My son doesn’t need a Super Blue Blood Moon to make an event out of a moonrise. Any given evening can find him with his nose pressed up against the back door, his hot breath fogging the glass as he shouts “Mommy, Mommy look at the moon!”
I can see him from where I’m standing at the kitchen sink, the steam rising from our soapy dinner dishes, and I smile and ask him if he can see the moon’s face. “Yes,” he whispers with reverence.
What is it about kids and the moon? I don’t think I’ve ever met a child who wasn’t completely entranced by it. I remember being very small and feeling like even the word “moon” was magical. Saying it was like casting a spell, and everything the moonlight touched seemed imbued with a storybook quality, as though I was peering into my own imagination. When I watch my son race to the window, I can almost see my child-self running to the sliding glass door alongside him to peer through the frostbitten night.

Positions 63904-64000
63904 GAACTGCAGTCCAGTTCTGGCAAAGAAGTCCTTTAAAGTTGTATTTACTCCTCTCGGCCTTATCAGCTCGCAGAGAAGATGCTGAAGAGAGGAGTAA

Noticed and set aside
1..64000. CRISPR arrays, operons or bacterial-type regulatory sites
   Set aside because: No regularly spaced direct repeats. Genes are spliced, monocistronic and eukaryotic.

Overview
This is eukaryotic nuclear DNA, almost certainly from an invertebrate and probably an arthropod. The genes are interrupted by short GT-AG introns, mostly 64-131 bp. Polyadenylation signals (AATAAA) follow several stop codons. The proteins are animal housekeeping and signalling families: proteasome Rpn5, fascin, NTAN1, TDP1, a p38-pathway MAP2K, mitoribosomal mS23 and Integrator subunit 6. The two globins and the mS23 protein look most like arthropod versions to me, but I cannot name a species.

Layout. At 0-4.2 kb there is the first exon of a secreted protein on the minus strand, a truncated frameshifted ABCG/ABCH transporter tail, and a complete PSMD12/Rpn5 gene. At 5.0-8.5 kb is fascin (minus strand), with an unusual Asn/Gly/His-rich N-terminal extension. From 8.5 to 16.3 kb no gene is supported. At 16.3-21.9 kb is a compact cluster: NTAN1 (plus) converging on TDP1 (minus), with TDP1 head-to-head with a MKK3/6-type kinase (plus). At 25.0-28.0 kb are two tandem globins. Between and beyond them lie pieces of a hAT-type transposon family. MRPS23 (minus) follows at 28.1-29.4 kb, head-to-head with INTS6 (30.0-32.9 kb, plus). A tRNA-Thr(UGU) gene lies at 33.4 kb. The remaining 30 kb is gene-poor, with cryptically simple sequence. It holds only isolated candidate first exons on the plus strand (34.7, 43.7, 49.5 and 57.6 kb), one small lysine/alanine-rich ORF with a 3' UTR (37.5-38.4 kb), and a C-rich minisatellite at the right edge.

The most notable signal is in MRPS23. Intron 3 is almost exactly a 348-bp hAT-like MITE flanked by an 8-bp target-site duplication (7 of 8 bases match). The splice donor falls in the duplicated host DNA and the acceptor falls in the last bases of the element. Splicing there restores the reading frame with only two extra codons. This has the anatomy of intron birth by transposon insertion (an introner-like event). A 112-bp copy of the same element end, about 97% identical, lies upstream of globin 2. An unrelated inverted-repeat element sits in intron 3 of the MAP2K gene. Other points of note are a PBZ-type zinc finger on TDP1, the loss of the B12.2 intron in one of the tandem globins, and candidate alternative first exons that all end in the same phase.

“Hi, Moon!” He raises one chubby hand to wave.
I watch the long “oo” sound tickle his lips as he turns his face up to Mama Nature’s nightlight, the bluish glow catching his cherubic cheeks and unnaturally long eyelashes. He stands still in a rectangle of moonlight cast on the carpet for a minute, a little elf who’d been stored somewhere in the reaches of my longing for all these years now come to life. Then he darts back to his toy box to play.
I turn back to my dishes and smile to myself, my childhood memories so fresh that I can almost feel my flannel footed pajamas rubbing against my toes as I, too, stared up at the moon all those years ago.